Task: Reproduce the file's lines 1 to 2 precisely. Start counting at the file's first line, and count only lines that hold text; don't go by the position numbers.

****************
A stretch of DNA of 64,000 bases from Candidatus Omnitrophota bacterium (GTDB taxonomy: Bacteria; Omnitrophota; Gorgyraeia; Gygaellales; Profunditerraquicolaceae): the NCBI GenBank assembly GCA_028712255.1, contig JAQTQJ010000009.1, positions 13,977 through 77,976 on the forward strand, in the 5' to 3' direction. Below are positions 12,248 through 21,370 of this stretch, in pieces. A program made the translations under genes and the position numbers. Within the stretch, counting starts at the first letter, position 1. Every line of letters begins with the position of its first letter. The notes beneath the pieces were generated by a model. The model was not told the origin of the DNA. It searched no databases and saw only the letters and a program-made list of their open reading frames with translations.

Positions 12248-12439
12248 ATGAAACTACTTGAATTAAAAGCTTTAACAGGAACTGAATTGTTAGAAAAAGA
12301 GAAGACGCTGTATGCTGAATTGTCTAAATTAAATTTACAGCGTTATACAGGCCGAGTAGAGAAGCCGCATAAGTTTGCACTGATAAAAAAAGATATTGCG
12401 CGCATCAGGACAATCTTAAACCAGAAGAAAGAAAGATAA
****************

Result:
A stretch of DNA of 64,000 bases from Candidatus Omnitrophota bacterium (GTDB taxonomy: Bacteria; Omnitrophota; Gorgyraeia; Gygaellales; Profunditerraquicolaceae): the NCBI GenBank assembly GCA_028712255.1, contig JAQTQJ010000009.1, positions 13,977 through 77,976 on the forward strand, in the 5' to 3' direction. Below are positions 12,248 through 21,370 of this stretch, in pieces. A program made the translations under genes and the position numbers. Within the stretch, counting starts at the first letter, position 1. Every line of letters begins with the position of its first letter. The notes beneath the pieces were generated by a model. The model was not told the origin of the DNA. It searched no databases and saw only the letters and a program-made list of their open reading frames with translations.

Positions 12248-12439